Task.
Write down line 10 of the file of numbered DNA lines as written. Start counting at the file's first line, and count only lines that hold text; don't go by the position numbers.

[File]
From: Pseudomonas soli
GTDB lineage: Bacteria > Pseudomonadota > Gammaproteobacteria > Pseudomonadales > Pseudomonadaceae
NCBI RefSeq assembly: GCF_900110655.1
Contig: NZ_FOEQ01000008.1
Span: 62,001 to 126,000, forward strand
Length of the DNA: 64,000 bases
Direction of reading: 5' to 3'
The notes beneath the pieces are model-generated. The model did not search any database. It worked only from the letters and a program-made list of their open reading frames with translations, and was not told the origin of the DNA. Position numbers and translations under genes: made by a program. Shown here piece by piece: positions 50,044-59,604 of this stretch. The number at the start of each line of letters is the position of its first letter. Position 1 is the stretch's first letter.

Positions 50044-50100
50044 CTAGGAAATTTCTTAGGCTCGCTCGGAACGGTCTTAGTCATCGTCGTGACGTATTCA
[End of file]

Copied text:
50044 CTAGGAAATTTCTTAGGCTCGCTCGGAACGGTCTTAGTCATCGTCGTGACGTATTCA